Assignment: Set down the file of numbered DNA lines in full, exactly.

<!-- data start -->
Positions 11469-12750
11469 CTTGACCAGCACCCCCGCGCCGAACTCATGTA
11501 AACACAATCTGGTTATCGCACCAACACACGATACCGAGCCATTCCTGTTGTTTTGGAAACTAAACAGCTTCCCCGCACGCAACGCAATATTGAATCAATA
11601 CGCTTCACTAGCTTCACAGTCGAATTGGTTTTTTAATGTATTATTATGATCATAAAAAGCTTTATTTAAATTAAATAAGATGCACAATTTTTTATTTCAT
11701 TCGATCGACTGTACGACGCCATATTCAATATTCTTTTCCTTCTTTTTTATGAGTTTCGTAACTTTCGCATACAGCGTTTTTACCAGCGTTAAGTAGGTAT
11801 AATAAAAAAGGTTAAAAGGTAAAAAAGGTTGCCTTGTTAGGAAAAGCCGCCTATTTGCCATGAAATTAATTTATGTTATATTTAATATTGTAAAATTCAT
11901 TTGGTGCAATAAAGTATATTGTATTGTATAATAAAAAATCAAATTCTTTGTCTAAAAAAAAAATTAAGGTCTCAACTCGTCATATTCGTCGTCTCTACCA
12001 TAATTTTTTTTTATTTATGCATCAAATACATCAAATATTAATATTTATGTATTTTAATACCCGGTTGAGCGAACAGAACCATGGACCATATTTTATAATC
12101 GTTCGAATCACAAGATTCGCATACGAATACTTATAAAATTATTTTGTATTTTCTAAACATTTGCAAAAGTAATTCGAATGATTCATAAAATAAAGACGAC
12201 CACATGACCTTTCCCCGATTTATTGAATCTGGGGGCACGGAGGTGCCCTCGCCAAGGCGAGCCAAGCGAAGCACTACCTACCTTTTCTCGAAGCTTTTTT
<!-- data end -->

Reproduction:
Positions 11469-12750
11469 CTTGACCAGCACCCCCGCGCCGAACTCATGTA
11501 AACACAATCTGGTTATCGCACCAACACACGATACCGAGCCATTCCTGTTGTTTTGGAAACTAAACAGCTTCCCCGCACGCAACGCAATATTGAATCAATA
11601 CGCTTCACTAGCTTCACAGTCGAATTGGTTTTTTAATGTATTATTATGATCATAAAAAGCTTTATTTAAATTAAATAAGATGCACAATTTTTTATTTCAT
11701 TCGATCGACTGTACGACGCCATATTCAATATTCTTTTCCTTCTTTTTTATGAGTTTCGTAACTTTCGCATACAGCGTTTTTACCAGCGTTAAGTAGGTAT
11801 AATAAAAAAGGTTAAAAGGTAAAAAAGGTTGCCTTGTTAGGAAAAGCCGCCTATTTGCCATGAAATTAATTTATGTTATATTTAATATTGTAAAATTCAT
11901 TTGGTGCAATAAAGTATATTGTATTGTATAATAAAAAATCAAATTCTTTGTCTAAAAAAAAAATTAAGGTCTCAACTCGTCATATTCGTCGTCTCTACCA
12001 TAATTTTTTTTTATTTATGCATCAAATACATCAAATATTAATATTTATGTATTTTAATACCCGGTTGAGCGAACAGAACCATGGACCATATTTTATAATC
12101 GTTCGAATCACAAGATTCGCATACGAATACTTATAAAATTATTTTGTATTTTCTAAACATTTGCAAAAGTAATTCGAATGATTCATAAAATAAAGACGAC
12201 CACATGACCTTTCCCCGATTTATTGAATCTGGGGGCACGGAGGTGCCCTCGCCAAGGCGAGCCAAGCGAAGCACTACCTACCTTTTCTCGAAGCTTTTTT